Chris Knobbe, MD

Chris A. Knobbe is associate clinical professor emeritus, formerly of the Department of Ophthalmology at the University of Texas Southwestern Medical Center. Dr. Knobbe, a Weston A. Price acolyte since 2013, is known primarily for his hypothesis and research connecting Westernized diets to the potentially blinding eye disease, age-related macular degeneration (AMD), which currently affects 196 million people worldwide. In recent years, Knobbe’s research has been devoted the devastating effects of seed oils (‘vegetable oils’) and their unequaled contributions to Westernized disease, including heart disease, hypertension, stroke, cancers, type 2 diabetes, metabolic syndrome, obesity and other chronic diseases. Knobbe and colleagues have published a paper about his revolutionary hypothesis and supportive research regarding macular degeneration. Knobbe is the author of the book Ancestral Dietary Strategy to Prevent and Treat Macular Degeneration, and he is a frequent speaker to both medical and lay audiences. Knobbe is a physician and ophthalmologist, certified by the American Board of Ophthalmology, since 1997. He is founder and president of Cure AMD Foundation where he is also available via the nonprofit’s official website, CureAMD.org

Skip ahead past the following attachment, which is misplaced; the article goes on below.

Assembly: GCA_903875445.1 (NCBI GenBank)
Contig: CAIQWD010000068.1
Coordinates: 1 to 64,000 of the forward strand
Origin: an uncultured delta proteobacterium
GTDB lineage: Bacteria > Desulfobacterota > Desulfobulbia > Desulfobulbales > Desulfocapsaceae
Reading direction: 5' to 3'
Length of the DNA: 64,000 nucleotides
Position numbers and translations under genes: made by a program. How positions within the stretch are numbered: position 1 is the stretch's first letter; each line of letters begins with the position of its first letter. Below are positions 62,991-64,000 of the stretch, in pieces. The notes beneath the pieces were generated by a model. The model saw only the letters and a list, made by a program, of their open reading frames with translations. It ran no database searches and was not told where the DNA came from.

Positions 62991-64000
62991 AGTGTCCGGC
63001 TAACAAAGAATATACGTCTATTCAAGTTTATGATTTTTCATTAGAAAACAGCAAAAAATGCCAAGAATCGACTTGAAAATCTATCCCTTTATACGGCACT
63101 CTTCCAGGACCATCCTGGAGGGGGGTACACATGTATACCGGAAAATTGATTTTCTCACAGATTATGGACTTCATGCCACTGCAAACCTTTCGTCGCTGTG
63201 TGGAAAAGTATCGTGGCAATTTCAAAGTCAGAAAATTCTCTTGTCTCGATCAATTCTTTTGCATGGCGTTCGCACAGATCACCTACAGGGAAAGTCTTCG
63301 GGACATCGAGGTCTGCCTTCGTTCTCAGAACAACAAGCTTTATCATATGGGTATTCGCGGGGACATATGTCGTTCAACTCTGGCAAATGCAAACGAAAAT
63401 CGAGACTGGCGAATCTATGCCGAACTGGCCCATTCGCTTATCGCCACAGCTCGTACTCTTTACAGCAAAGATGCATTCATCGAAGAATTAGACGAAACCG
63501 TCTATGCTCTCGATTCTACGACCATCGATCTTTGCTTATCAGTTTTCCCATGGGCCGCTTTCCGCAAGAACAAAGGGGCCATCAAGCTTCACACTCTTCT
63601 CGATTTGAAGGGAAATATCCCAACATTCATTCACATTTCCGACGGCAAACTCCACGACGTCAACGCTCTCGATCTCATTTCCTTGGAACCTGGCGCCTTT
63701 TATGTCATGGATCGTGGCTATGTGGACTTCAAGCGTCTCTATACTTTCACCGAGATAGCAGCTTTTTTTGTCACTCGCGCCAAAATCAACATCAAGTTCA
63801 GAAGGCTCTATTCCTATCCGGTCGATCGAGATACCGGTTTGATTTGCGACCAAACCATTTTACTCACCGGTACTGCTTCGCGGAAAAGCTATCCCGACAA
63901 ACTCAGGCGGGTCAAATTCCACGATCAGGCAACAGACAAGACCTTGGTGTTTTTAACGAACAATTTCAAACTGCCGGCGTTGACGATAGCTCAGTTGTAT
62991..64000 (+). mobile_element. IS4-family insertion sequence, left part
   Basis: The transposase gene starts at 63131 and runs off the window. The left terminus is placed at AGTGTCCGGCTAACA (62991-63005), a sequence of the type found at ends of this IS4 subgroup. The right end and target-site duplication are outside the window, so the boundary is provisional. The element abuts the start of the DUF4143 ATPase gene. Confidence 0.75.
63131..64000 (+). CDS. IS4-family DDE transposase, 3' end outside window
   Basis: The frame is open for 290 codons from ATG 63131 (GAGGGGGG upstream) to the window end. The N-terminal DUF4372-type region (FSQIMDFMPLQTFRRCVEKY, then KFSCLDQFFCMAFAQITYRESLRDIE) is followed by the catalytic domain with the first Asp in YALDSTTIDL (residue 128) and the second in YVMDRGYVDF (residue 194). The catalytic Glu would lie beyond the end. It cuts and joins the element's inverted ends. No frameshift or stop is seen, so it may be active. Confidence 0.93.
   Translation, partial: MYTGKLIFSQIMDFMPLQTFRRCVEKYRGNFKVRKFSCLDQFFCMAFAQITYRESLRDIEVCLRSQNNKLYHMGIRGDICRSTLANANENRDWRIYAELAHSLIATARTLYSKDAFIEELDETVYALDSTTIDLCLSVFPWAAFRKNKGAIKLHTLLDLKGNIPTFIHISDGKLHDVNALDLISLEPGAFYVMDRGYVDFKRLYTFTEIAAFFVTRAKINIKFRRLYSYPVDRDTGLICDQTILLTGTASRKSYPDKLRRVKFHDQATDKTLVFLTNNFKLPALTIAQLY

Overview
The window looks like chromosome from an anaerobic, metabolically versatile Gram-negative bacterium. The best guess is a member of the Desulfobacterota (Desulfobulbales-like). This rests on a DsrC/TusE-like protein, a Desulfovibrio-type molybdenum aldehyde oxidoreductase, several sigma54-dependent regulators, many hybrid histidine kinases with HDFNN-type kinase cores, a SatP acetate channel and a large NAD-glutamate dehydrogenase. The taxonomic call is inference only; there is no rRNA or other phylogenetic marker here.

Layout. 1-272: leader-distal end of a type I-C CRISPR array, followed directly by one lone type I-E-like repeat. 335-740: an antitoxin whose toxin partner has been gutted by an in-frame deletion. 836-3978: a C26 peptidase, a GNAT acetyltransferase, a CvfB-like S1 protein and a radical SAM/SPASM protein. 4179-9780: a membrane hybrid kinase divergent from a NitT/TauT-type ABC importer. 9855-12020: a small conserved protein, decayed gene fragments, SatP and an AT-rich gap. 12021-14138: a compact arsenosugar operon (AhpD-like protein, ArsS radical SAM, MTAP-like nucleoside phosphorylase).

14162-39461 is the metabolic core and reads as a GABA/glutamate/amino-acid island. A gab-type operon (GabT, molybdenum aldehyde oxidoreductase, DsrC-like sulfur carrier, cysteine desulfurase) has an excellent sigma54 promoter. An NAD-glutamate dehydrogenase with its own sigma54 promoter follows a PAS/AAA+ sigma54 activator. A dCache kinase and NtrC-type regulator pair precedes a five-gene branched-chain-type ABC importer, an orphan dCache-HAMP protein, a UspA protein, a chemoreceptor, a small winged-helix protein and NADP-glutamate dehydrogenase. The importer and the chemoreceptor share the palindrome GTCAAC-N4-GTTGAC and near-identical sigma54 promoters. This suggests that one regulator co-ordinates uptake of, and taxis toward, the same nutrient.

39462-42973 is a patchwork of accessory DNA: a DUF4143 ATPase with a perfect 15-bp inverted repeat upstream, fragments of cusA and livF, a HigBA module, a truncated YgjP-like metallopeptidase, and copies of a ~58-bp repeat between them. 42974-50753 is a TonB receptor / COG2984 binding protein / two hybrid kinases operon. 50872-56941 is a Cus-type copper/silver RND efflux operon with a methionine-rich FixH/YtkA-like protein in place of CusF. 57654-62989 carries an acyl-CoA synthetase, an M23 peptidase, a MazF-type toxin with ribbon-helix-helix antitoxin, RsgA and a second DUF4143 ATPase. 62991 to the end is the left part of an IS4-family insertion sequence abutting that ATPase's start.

A large and growing body of medical evidence concludes that heart disease, hypertension, stroke, cancers, type 2 diabetes, metabolic syndrome, obesity, age-related macular degeneration (AMD) and other chronic diseases, have risen from the status of medical rarity to the most common causes of morbidity and mortality. Whereas the top three causes of death in the year 1900 were all infectious, by year 2000, seven of the top ten causes of death were secondary to chronic disease. During the same time frame, we’ve witnessed industrially produced seed oils grow to occupy a third or more of human consumption. Such oils rarely existed prior to 1865, making them the single greatest change to nutrition in history. Omega-6 rich seed oils, consumed to excess, may be the common precipitating factor of Westernized disease through numerous mechanisms, including prooxidative, proinflammatory and toxic pathways, and inducement of nutrient deficiency. Furthermore, the cytotoxic, genotoxic, mutagenic, carcinogenic, atherogenic, thrombogenic and obesogenic effects are now well-known. Could excessive seed oil consumption be the primary reason that Westernized diseases are related epidemiologically and historically, as well as at the physiologic, microscopic, and molecular levels, by mitochondrial dysfunction? The evidence is vast and compelling.